Uranus reached opposition and peak visibility four months ago, but it remains a tempting target. The outer planet appears nearly halfway to the zenith in the west-southwest soon after darkness falls. The magnitude 5.9 world lies in southeastern Pisces, 2.8° west of the 4th-magnitude star Omicron (ο) Piscium. Although Uranus shines brightly enough to glimpse with the naked eye under a dark sky, binoculars make the task much easier. A telescope reveals the planet’s blue-green disk, which spans 3.5″.
Saturday, February 17
Although the Moon reached its New phase just two days ago, its rapid orbital motion carries it into view after the Sun goes down this evening. Look low in the west-southwest about an hour after sunset and you’ll see its 4-percent-lit crescent hanging in the twilight like the smile of the Cheshire Cat.
Mercury reaches superior conjunction at 7 a.m. EST. This means the innermost planet lies on the opposite side of the Sun from Earth and remains hidden in our star’s glare. It will return to view in the evening sky at the end of February.
Sunday, February 18
Two of the finest deep-sky objects shine prominently on February evenings. The Pleiades and Hyades star clusters appear highest in the south as darkness falls but remain conspicuous until well past midnight. The Pleiades, also known at the Seven Sisters and M45, looks like a small dipper to the naked eye. The larger Hyades forms the V-shaped head of Taurus the Bull. Although both look nice without optical aid, binoculars show them best.
Head outside before dawn and you can’t miss Jupiter. The giant planet rises before 12:30 a.m. local time and climbs 30° high in the south by the time twilight commences. Jupiter shines at magnitude –2.1, which makes it the brightest point of light in the night sky, and resides among the much dimmer stars of the constellation Libra. A telescope reveals the planet’s 38″-diameter disk.
Tuesday, February 20
One of the sky’s largest asterisms — a recognizable pattern of stars separate from a constellation’s form — occupies center stage on February evenings. To trace the so-called Winter Hexagon, start with southern Orion’s luminary, Rigel. From there, the hexagon makes a clockwise loop. The second stop is brilliant Sirius in Canis Major. Next, pick up Procyon in the faint constellation Canis Minor, then the twins Castor and Pollux in Gemini, followed by Capella in Auriga, Aldebaran in Taurus, and finally back to Rigel.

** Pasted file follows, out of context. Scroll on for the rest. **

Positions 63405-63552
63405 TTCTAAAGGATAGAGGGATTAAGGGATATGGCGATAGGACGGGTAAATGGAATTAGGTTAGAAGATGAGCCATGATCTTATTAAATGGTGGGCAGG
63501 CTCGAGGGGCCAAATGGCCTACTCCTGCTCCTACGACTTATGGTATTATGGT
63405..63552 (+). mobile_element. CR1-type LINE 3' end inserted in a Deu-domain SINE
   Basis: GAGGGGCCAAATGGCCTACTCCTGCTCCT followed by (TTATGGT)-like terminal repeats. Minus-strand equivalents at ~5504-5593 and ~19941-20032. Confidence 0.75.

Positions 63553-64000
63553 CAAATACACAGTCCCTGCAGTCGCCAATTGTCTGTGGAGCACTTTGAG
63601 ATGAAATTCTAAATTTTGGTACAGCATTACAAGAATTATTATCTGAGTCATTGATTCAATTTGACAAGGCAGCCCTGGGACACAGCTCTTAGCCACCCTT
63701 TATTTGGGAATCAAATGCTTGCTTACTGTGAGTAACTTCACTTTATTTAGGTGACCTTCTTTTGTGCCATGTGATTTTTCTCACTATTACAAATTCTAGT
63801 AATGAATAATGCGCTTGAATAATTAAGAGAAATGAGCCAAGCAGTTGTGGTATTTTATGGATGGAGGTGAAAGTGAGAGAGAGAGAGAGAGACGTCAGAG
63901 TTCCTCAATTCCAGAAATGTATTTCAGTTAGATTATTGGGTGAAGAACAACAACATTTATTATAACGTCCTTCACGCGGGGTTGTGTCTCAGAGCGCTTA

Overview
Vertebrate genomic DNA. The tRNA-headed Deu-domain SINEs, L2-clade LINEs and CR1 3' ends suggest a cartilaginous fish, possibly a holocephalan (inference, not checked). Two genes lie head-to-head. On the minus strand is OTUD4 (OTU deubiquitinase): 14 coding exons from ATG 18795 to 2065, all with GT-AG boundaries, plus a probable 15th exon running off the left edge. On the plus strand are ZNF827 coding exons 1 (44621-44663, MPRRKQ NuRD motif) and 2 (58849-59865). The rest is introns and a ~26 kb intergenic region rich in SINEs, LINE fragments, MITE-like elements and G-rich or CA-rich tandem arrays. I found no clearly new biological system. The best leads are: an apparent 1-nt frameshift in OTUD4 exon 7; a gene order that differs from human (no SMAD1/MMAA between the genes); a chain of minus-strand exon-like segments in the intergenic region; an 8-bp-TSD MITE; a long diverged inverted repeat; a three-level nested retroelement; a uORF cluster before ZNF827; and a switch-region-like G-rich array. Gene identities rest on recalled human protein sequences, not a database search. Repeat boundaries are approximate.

Wednesday, February 21
The dwarf planet Ceres reached opposition and peak visibility in late January, and it remains a fine sight this month. It currently shines at magnitude 7.2 and is an easy object to spot through binoculars. The largest member of the asteroid belt resides in the northern part of the constellation Cancer the Crab, which appears in the east once darkness falls and climbs highest in the south around 11 p.m. local time. This evening, Ceres lies 0.6° due south of the magnitude 5.7 star Sigma1 (σ1) Cancri.
Thursday, February 22
The half-lit Moon rides high in the south just after sunset and then sinks slowly toward the western horizon throughout the rest of the evening. Our satellite officially reaches its First Quarter phase at 3:09 a.m. EST tomorrow morning. The Moon spends the evening hours in western Taurus, not far from the Pleiades and Hyades star clusters.
The waxing gibbous Moon lies just east of the 1st-magnitude star Aldebaran this evening. Depending on where in North America you live, the gap appears to be 4° or 5° in early evening and grows about 0.5° every hour thereafter. Aldebaran represents the eye of Taurus the Bull and appears to mark one tip of the V-shaped Hyades star cluster. In reality, Aldebaran lies only about half as far from Earth as the cluster does.
Saturday, February 24
Mars follows about two hours behind Jupiter these winter mornings. The magnitude 0.9 Red Planet rises shortly after 2 a.m. local time and appears 25° high as twilight starts to paint the sky. It lies against the backdrop of southern Ophiuchus, and this morning has a close encounter with the 9th-magnitude globular star cluster NGC 6287. Astroimagers will want to capture the planet as it passes just 15′ north of the cluster. Unfortunately, the view of Mars through a telescope proves disappointing — its disk spans only 6″ and shows no detail.
Sunday, February 25
Although Saturn passed on the opposite side of the Sun from Earth only two months ago, it already appears conspicuous in the southeastern sky before dawn. From mid-northern latitudes, the ringed planet lies 15° above the horizon as twilight begins. Saturn shines at magnitude 0.6 and appears significantly brighter than any of the background stars in its host constellation, Sagittarius the Archer.